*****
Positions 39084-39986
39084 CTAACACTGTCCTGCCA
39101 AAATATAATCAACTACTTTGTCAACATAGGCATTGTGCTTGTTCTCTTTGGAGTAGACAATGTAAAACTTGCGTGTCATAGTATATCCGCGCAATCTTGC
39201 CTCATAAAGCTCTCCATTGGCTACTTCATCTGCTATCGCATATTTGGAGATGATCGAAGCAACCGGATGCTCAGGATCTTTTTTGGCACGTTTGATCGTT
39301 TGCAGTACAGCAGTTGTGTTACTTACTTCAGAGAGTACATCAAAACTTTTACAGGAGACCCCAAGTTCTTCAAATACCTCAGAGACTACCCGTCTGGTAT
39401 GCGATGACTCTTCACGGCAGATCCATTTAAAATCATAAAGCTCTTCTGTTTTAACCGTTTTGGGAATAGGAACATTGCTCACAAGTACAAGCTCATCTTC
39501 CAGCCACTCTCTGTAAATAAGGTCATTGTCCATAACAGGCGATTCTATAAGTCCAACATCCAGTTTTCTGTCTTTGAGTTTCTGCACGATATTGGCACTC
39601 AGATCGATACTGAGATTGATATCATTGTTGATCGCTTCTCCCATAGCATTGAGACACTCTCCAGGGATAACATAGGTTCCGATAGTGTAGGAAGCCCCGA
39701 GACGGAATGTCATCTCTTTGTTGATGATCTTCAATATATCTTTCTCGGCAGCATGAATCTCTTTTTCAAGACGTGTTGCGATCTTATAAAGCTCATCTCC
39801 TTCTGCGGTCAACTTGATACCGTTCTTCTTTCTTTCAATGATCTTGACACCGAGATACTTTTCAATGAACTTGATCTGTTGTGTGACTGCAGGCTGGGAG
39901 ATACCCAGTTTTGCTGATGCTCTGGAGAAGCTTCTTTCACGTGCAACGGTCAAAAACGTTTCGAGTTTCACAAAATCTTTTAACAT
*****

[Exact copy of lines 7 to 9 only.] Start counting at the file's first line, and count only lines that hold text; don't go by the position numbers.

39501 CAGCCACTCTCTGTAAATAAGGTCATTGTCCATAACAGGCGATTCTATAAGTCCAACATCCAGTTTTCTGTCTTTGAGTTTCTGCACGATATTGGCACTC
39601 AGATCGATACTGAGATTGATATCATTGTTGATCGCTTCTCCCATAGCATTGAGACACTCTCCAGGGATAACATAGGTTCCGATAGTGTAGGAAGCCCCGA
39701 GACGGAATGTCATCTCTTTGTTGATGATCTTCAATATATCTTTCTCGGCAGCATGAATCTCTTTTTCAAGACGTGTTGCGATCTTATAAAGCTCATCTCC